By Eric Goldwyn

Cab-sharing has arrived in a serious way with UberPool and Lyft Line.

After a decade of false starts, smartphone-enabled cab-sharing has finally arrived. In an ongoing quest to drive down the cost of a ride, attract more customers, increase efficiency, and take over the personal travel market, Lyft and Uber have both rolled out beta services in San Francisco that match users going in the same direction: UberPool and Lyft Line. Building on their popular and easy to use e-hailing platforms and sizable networks of passengers and drivers, both services are betting they have the right formula to move more people at a lower price.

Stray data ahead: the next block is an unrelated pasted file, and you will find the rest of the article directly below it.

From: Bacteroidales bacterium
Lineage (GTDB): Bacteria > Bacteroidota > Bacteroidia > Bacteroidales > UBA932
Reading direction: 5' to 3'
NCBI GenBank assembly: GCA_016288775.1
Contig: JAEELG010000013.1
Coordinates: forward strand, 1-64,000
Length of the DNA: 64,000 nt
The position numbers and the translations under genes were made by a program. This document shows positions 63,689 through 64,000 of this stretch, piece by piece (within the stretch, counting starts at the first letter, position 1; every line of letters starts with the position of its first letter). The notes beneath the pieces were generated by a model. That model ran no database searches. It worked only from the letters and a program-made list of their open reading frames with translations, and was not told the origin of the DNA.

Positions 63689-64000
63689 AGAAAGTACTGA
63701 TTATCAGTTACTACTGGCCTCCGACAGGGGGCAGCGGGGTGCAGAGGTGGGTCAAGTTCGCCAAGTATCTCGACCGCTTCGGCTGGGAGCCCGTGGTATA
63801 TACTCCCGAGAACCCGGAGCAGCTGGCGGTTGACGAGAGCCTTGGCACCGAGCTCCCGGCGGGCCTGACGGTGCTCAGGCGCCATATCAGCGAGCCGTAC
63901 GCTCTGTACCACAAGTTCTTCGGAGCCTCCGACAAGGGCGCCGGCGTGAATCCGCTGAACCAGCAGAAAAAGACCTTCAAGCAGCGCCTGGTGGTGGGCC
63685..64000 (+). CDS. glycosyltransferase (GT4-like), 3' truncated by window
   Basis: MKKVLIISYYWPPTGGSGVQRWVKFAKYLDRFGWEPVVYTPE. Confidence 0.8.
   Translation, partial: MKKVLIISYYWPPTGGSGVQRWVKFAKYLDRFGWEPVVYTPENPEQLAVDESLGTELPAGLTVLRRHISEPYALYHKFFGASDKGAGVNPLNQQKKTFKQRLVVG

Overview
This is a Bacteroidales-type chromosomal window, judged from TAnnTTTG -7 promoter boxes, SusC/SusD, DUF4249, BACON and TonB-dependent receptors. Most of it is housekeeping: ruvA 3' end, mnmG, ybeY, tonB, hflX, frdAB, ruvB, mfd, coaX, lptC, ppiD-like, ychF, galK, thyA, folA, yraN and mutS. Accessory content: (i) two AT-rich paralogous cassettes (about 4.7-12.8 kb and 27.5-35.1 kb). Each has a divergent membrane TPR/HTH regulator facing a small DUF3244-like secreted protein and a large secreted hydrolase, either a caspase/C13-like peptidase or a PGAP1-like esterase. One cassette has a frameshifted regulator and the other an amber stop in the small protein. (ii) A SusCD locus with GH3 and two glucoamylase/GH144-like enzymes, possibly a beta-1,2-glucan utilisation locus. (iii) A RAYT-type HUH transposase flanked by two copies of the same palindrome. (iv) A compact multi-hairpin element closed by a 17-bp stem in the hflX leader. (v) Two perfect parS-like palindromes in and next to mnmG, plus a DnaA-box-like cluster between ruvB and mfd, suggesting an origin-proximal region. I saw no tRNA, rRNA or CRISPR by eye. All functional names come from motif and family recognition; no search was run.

On a recent trip to San Francisco, I took three Lyft Line rides. Here’s how it works: You sign into the app, select a line ride, and input your destination. As Lyft builds your route, it simultaneously searches its database for other riders going in the same direction. If the system finds a match, Lyft will send you a note about your vehicle, driver, and fellow passenger. If no match is found, you ride alone, and Lyft picks up half the tab. One of my San Francisco rides matched (Hi, Clara!), one didn’t, and one did match but the passenger never showed. In all these cases, my rides cost 50 percent less than a solo ride would have, and got me where I needed to go without adding much delay. Drivers are instructed to wait no more than a minute for the matching rider.

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